Marcel the Shell With Shoes On — the A24 feature film from Dean Fleischer-Camp and Jenny Slate based on their viral hit starring an animated mollusk with one eye and a pair of kicks — is a tribute to the power of family, the comfort of grandmothers … and legendary 60 Minutes reporter Lesley Stahl.
She is praised as “fearless” and “heroic” in the film, in which she plays herself in scenes depicting an interview with Marcel. But it wasn’t until she was seated in the theater for a preview screening that Stahl learned of the magnitude of the homage. “I was stunned and a little embarrassed. I blushed,” Stahl tells THR of seeing the film alongside 60 Minutes colleagues, including producer Shari Finkelstein, who also plays herself in the film. “I was embarrassed that I’d asked them to come see such a love letter to me. The whole experience of seeing it has been out-of-body.”
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Below, Stahl explains why she said yes to the project, what it was like to act opposite a “brilliant” but suffering Slate and whether or not she sees more film roles in her future.
When did you first hear the name Marcel the Shell and what did you think of him?
I first heard about Marcel when Shari Finkelstein, the producer I work with regularly at 60 Minutes, called me and asked, “Would you want to be in a movie about Marcel the Shell with Shoes on?” I said, “What? Who?” When she called, I had not only never seen any of the YouTube clips, but I had not even heard about it. She described it to me, and I thought, well, this is very strange. Very strange, but I totally trust Shari. She is one of the great 60 Minutes producers, and she told me that Marcel was popular, well-known and quite famous — more famous than I was. She said that she thought it would be fun and a good thing to do.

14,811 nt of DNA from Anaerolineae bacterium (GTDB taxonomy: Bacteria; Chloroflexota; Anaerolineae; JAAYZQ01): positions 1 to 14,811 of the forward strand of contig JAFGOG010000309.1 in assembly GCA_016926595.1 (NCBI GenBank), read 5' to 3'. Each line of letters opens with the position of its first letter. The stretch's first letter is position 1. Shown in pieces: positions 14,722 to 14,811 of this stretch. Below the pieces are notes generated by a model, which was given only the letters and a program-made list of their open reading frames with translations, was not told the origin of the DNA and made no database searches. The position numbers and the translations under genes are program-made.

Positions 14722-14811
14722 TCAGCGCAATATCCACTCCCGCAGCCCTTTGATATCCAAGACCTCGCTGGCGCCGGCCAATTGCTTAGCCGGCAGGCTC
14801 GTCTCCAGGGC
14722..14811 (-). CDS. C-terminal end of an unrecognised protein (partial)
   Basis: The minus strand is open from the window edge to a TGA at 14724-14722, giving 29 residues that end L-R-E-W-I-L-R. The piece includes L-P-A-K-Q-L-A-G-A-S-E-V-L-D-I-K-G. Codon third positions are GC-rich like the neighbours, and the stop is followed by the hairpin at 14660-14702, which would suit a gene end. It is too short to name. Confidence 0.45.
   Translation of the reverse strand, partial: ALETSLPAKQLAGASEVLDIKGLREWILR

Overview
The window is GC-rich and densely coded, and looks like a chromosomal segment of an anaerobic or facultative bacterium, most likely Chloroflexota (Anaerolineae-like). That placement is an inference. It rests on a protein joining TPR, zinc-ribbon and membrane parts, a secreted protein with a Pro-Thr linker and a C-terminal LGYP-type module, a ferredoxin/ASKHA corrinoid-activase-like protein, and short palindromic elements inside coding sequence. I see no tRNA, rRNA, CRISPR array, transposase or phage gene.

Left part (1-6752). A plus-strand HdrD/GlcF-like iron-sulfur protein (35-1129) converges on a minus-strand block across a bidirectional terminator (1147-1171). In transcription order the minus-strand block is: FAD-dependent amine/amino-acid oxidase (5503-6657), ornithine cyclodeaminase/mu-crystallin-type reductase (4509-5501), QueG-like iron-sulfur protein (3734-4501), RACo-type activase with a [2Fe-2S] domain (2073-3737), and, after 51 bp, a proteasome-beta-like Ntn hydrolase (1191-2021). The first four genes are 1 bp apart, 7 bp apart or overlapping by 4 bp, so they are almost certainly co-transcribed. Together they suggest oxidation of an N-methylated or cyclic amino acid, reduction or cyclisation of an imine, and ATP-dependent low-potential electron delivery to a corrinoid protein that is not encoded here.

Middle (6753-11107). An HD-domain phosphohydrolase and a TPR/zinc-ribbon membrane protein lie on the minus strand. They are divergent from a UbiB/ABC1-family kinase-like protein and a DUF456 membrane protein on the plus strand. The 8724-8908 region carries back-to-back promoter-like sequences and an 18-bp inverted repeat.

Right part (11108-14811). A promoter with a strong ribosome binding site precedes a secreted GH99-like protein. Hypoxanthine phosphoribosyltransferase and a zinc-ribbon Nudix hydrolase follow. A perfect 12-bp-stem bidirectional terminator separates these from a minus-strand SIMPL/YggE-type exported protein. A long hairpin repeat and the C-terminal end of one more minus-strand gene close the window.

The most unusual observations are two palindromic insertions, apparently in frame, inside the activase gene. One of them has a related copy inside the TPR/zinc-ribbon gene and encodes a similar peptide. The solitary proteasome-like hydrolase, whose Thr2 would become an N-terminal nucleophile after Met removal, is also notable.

Filmmaker Dean Fleischer-Camp and his producer Elizabeth Holm have said that securing 60 Minutes and your participation was a multiyear process. How closely did you follow that process? Did Shari give you incremental updates as it went along?
Well, first of all, Shari had already agreed to be in the film as a voiceover. She had told me that she’d gone through a kind of strenuous process to get approval to do that and to be called “a 60 Minutes producer.” Then I agreed to do it, and it went away. I don’t remember exactly how long, maybe a year or more. It just disappeared. I actually thought it had gone away for good and I assumed that it wasn’t going to happen because if it were, I would have heard something. Then, when Shari and I were out working on a story together and I asked, “I guess that [Marcel movie] didn’t happen, right?” And she said, “No, no it’s in the works,” which surprised me. Shortly after that, the approval came through. I guess what Dean and the other filmmakers on the project wanted was what you see [in the film], which was to fully incorporate 60 Minutes — from the music and the logo to our clock and having me in our own studio. It just took forever.
Authenticity seemed to be very important to the filmmakers, from casting you and Shari but also hiring your real 60 Minutes crew to appear as the 60 Minutes crew in the film. How important was that to you, to film with people who are already your colleagues?